Abstract 2162: Effect of Sirolimus-Eluting Stents versus Bare-Metal Stents on Outcomes Related to Restenosis and Disease Progression in Remote Coronary Segments
Background: Drug-eluting stents reduce restenosis but their long-term effect on overall cardiac outcomes related to remote coronary segments is unknown.
Methods: We examined 5-year outcomes in the randomized SIRIUS trial related to the index target lesion (TL), any segment of the same target vessel (TV), or other non-target vessels (NTV). Of 1058 patients randomized to sirolimus-eluting (SES) or bare-metal stents (BMS), 7 were excluded due to multi-vessel or vein graft stenting, leaving 533 SES and 518 BMS. We hypothesized 5-year NTV outcomes would be similar for SES and BMS. All events were adjudicated by an independent committee and lesion attribution was assigned for MI and repeat revascularization (RR). Deaths were adjudicated as cardiac unless there was a clear non-cardiac cause, but were not assigned to a specific lesion. The primary endpoint was the composite of cardiac death, any MI or RR. The secondary endpoints were cardiac death, TV MI, NTV MI and NTV Revascularization (NTVR). Event rates were estimated using the Kaplan-Meier method and groups were compared using log-rank. Multivariate assessment was performed by Cox proportional hazards regression.
Results: The primary endpoint occurred in 39.6% SES vs. 51.2% BMS (log-rank p<0.001). This difference was due to a statistically significant reduction in TLR for SES (9.9% vs. 24.1%, p<0.001) that was present at year 1 and maintained to 5 years. There were no significant differences for SES vs. BMS in the 5-year KM estimates of all death (8.5% vs. 8.6%, p=0.99) cardiac death (4.0% vs. 3.7%, p=0.79) TVMI (8.6% vs. 10.7%, p=0.59), NTV MI (4.2% vs. 3.2%, p=0.45) or NTVR (22.5% vs. 22.7%, p=0.88). The independent predictors of the primary endpoint were prior MI (HR 1.4, 95% CI 1.2–1.6), diabetes (HR 1.3, 95% CI 1.1–1.5), prior CABG (HR 1.4, 95% CI 1.1–1.7), smaller diameter target vessel (HR 0.77, 95% CI 0.57–0.97), and target lesion length (HR 1.03, 95% CI 1.01–1.05). SES was protective (HR 0.7, 95% CI 0.5–0.9).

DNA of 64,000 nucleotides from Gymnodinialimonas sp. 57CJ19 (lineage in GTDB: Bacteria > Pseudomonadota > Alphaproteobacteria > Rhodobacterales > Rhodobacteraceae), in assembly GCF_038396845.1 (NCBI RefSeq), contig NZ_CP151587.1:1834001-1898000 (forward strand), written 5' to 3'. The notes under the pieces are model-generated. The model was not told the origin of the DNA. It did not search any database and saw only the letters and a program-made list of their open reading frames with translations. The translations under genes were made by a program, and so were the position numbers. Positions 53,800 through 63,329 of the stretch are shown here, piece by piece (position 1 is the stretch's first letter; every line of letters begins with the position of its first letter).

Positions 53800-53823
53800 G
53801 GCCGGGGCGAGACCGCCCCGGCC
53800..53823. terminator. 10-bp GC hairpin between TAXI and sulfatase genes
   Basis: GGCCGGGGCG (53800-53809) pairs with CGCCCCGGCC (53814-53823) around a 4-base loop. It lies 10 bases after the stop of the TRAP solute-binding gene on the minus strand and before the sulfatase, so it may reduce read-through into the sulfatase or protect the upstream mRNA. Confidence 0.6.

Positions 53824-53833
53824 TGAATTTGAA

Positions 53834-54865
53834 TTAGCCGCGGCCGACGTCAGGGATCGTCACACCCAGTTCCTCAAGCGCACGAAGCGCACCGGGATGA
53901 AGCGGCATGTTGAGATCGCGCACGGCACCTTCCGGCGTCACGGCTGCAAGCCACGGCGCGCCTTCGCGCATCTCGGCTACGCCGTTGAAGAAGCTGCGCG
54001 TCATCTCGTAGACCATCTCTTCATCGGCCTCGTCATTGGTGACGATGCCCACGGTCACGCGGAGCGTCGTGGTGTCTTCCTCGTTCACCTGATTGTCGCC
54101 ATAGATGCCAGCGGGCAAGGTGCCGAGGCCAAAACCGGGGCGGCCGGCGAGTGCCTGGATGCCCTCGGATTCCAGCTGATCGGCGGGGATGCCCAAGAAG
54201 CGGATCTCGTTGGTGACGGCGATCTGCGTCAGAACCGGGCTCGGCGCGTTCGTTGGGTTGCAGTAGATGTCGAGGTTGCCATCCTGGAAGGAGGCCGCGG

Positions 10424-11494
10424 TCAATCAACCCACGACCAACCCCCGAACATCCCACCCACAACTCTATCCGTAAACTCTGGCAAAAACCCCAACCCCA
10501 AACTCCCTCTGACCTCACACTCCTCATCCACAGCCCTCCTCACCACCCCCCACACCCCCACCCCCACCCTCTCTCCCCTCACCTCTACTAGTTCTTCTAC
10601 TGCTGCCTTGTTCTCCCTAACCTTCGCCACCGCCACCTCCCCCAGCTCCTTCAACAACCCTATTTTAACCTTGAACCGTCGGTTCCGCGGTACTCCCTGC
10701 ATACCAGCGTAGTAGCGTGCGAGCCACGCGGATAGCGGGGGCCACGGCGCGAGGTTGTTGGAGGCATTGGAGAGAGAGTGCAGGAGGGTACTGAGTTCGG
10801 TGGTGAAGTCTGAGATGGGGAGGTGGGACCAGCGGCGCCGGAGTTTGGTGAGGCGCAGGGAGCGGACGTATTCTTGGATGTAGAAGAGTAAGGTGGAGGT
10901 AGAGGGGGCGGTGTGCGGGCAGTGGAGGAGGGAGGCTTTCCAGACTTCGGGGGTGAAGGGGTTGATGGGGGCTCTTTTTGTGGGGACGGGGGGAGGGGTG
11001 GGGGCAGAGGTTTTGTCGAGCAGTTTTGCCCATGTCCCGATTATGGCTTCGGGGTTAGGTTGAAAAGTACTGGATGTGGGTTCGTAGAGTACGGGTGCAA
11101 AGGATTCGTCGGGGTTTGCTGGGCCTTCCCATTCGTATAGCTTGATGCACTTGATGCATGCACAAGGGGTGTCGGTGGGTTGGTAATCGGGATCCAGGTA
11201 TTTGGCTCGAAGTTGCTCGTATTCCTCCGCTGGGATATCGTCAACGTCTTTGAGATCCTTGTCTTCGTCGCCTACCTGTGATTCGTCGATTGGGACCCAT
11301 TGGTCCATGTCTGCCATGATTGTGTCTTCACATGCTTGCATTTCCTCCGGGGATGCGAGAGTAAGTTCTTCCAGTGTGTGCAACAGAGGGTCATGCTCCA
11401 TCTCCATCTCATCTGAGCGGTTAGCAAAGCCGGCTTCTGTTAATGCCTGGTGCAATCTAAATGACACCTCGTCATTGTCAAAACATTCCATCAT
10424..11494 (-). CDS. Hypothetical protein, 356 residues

Conclusions: The benefit of SES in reducing TLR was maintained for 5 years. There was no increased risk of SES at 5 years for cardiac death, non-cardiac death, or coronary events resulting in MI or requiring revascularization within either the target vessel or remote non-target vessels.